The Finance Secretary, who will announce his sixth Budget in the Scottish Parliament next week, wants extra cash from Westminster for projects to provide jobs and stimulate the economy.
The list of 30 Scottish projects that have been sent to Chancellor George Osborne for consideration include these for Glasgow:
l £37m for improvements to the M8, M74 and M73.
l £37m for Clyde Gateway developments at Bridgeton Cross, Dalmarnock Cross, Rutherglen and Shawfield.
l £13m for Glasgow University Centre for Virology Research.
l £4m for the International Technology and Renewable Energy Zone
l £1.7m for Creative Clyde, the digital and technology enterprise area.
Mr Swinney said investing in what he calls "shovel ready" projects – ones that have been approved and granted the necessary permissions to allow construction work to begin – is the key to recovery.
He said next week's Budget would focus on doing all that is possible to stimulate the economy within the Budget and powers available to the Scottish Government.
He said: "Sustained recovery from the 2008 financial crisis has yet to take place.
"The approach of the UK Government is not working, we need sustained investment to enable us to stimulate the economy and generate tax revenue. Short term 'shovel ready' investment can provide short term stimulus."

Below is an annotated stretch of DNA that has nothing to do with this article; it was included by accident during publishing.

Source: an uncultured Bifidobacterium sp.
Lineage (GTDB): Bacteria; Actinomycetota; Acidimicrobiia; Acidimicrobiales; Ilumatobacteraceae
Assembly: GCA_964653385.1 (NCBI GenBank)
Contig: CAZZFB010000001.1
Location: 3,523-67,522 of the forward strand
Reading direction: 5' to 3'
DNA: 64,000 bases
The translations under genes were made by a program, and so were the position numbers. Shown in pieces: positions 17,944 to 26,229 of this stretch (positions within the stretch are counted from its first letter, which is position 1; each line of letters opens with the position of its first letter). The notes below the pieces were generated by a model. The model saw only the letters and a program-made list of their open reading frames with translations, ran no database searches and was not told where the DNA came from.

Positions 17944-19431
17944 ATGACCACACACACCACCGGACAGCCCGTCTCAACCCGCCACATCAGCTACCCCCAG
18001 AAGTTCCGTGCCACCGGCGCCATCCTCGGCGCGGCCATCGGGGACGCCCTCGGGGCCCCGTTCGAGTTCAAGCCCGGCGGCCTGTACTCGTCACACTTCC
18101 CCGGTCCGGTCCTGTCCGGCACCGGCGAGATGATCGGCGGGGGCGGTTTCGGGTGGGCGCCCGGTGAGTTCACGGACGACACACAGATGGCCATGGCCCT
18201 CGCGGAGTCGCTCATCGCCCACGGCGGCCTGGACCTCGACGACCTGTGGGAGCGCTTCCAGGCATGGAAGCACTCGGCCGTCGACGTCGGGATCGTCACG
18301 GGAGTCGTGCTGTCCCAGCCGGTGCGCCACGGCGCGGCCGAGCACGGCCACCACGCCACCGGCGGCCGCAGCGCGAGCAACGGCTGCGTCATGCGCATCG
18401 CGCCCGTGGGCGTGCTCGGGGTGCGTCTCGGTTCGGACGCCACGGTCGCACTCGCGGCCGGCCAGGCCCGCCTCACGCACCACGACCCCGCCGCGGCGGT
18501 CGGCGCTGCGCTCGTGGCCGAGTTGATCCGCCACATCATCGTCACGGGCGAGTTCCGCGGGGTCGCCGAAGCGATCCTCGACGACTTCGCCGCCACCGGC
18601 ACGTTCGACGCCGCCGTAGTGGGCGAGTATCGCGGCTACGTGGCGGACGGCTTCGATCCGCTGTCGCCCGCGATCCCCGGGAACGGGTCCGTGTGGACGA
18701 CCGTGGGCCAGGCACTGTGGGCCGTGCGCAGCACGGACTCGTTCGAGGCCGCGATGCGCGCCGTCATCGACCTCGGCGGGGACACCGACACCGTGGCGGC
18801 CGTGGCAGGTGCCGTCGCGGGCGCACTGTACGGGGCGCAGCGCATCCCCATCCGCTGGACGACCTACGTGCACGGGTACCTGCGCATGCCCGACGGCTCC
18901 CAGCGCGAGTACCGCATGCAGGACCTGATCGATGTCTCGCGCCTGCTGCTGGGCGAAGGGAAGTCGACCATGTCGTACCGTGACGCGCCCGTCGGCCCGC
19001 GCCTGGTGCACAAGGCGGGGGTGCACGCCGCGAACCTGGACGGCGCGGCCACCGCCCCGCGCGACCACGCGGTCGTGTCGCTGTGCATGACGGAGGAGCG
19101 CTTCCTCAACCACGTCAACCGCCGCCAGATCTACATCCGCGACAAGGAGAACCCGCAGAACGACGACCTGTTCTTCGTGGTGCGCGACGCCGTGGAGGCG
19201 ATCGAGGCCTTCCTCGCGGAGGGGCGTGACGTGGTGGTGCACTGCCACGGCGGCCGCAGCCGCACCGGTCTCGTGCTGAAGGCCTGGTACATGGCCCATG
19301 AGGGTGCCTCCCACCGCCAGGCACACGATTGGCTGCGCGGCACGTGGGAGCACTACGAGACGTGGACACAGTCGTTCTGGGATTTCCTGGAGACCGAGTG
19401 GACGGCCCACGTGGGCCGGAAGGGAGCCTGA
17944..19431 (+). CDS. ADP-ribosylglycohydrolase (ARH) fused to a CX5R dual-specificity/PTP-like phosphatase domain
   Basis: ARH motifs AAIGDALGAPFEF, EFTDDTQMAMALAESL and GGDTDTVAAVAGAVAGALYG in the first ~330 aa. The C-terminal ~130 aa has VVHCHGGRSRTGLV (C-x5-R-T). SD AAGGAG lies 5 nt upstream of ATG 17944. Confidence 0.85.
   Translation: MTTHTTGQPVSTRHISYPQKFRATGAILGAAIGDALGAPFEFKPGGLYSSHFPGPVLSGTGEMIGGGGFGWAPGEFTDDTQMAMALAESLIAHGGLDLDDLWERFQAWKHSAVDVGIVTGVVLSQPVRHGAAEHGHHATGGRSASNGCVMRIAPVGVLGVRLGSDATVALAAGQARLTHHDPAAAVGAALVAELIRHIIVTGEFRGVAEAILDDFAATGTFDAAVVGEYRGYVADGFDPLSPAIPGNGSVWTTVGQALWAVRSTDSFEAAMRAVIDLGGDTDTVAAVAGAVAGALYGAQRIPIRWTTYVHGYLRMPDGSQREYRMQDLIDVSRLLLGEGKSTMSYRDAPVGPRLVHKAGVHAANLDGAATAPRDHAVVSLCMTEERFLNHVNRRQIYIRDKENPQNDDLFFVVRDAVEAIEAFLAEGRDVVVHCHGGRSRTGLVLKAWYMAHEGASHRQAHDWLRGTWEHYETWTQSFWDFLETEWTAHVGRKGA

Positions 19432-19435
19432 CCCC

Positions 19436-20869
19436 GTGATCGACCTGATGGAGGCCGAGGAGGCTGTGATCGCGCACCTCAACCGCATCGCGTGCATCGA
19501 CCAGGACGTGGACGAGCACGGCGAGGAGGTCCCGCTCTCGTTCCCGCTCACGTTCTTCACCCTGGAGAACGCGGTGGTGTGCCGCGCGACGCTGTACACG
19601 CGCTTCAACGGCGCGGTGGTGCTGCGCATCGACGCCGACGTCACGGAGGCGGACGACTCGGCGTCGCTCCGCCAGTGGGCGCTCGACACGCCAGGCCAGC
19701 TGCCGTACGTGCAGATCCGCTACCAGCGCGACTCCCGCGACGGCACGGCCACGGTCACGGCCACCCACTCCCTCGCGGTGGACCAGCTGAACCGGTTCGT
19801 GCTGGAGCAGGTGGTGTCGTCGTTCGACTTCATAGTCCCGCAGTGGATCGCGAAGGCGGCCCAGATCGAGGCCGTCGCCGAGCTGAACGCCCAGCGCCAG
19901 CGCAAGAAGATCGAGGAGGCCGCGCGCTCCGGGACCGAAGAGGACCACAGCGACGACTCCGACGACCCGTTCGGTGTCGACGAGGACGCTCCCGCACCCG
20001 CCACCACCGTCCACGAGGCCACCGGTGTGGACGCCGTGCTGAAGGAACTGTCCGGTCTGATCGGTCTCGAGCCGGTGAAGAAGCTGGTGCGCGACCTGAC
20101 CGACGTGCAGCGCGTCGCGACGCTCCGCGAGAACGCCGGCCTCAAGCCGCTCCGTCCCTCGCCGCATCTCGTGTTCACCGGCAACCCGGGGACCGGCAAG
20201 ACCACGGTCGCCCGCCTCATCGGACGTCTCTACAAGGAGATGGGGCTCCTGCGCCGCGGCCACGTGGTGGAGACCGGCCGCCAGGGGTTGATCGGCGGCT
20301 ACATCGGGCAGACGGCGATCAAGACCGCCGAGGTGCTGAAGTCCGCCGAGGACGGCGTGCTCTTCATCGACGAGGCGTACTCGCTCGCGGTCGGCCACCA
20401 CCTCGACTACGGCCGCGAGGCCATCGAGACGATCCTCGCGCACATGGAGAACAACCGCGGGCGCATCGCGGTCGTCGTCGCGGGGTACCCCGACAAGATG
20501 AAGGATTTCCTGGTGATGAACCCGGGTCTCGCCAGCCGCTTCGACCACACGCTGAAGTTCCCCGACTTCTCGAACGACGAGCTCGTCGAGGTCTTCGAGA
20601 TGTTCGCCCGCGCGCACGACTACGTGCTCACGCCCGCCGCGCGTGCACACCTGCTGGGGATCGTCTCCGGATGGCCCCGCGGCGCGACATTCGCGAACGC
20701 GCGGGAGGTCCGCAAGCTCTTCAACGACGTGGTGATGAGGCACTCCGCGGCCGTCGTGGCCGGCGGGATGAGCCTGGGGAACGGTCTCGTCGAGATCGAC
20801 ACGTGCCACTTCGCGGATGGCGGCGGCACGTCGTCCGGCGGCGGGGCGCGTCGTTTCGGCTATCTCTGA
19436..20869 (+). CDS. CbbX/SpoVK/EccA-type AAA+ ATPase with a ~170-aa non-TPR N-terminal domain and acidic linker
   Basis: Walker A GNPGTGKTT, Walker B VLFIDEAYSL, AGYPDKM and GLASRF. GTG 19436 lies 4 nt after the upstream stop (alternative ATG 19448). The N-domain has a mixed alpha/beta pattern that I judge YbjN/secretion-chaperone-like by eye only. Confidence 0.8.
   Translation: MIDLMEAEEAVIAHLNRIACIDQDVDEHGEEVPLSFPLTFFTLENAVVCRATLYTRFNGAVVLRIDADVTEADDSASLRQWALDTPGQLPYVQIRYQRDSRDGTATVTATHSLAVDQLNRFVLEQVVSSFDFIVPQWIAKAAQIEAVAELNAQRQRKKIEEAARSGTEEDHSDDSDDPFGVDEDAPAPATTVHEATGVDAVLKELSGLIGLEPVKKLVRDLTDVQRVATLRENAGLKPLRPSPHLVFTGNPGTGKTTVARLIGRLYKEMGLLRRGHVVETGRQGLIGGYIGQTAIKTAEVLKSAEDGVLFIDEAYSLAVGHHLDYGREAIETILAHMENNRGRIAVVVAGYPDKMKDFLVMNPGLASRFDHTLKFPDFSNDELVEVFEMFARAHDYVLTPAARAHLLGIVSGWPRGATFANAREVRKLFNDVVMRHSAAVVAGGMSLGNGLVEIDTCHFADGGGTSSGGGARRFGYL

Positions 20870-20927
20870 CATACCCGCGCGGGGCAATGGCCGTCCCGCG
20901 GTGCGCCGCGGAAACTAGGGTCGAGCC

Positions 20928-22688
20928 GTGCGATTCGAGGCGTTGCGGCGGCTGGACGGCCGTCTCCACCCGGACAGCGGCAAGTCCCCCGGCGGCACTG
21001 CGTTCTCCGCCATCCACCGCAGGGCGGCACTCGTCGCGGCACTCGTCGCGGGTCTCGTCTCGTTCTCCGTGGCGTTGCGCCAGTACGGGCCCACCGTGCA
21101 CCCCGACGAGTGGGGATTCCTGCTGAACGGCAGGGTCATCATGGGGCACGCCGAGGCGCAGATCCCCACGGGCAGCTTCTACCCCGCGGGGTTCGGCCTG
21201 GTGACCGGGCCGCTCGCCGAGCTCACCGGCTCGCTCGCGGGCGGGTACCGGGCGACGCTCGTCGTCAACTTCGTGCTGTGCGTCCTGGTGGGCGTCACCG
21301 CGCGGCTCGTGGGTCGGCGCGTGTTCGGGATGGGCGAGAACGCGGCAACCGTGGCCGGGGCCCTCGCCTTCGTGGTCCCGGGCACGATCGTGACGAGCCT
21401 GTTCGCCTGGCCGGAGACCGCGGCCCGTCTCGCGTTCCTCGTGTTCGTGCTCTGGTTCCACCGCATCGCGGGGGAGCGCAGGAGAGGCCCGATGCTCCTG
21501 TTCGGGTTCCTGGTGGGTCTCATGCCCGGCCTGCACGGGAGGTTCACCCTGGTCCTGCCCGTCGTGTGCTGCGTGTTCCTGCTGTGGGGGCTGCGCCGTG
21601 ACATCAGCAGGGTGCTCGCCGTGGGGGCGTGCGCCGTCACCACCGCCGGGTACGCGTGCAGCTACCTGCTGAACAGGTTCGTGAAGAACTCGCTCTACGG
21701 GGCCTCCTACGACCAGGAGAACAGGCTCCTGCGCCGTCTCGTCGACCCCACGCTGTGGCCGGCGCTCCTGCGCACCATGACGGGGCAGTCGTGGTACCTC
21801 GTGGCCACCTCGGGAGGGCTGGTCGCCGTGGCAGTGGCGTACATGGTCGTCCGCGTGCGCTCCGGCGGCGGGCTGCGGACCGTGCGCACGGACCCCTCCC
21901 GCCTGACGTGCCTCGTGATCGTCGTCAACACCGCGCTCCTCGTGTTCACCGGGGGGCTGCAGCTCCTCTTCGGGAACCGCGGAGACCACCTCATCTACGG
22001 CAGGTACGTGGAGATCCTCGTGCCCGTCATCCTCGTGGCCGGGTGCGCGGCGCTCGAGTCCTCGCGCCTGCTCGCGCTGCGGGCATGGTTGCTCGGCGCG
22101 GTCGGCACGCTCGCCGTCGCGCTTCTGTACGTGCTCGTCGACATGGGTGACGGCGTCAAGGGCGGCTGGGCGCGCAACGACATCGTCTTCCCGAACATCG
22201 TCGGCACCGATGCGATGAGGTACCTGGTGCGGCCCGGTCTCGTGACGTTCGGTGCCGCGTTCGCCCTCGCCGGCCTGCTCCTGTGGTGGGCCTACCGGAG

Deputy First Minister Nicola Sturgeon, making her first speech as Infrastructure Secretary, said her priority would be ensuring Scotland creates growth and jobs.
She said: "How can it be in the interests of Scotland for the decision on how much we can invest in jobs to be taken by a Tory Chancellor that is cutting capital budget in Scotland by 33%?"
Labour agreed investment in capital spending would stimulate the economy, but claimed the Scottish Government was responsible for thousands of job losses in the construction sector.
Ken McIntosh, Labour's finance spokesman, said it was ironic the Scottish Government was calling for cash from the UK Government to stimulate the economy while cutting housing budgets in Scotland.
He said: "In the last year we lost 12,000 construction workers. Some have come about because of the Scottish Government cuts to its own housing budget.
"Even Mr Swinney wouldn't be so thick skinned to deny there is a link between the housing budget cut and the job losses in the construction industry."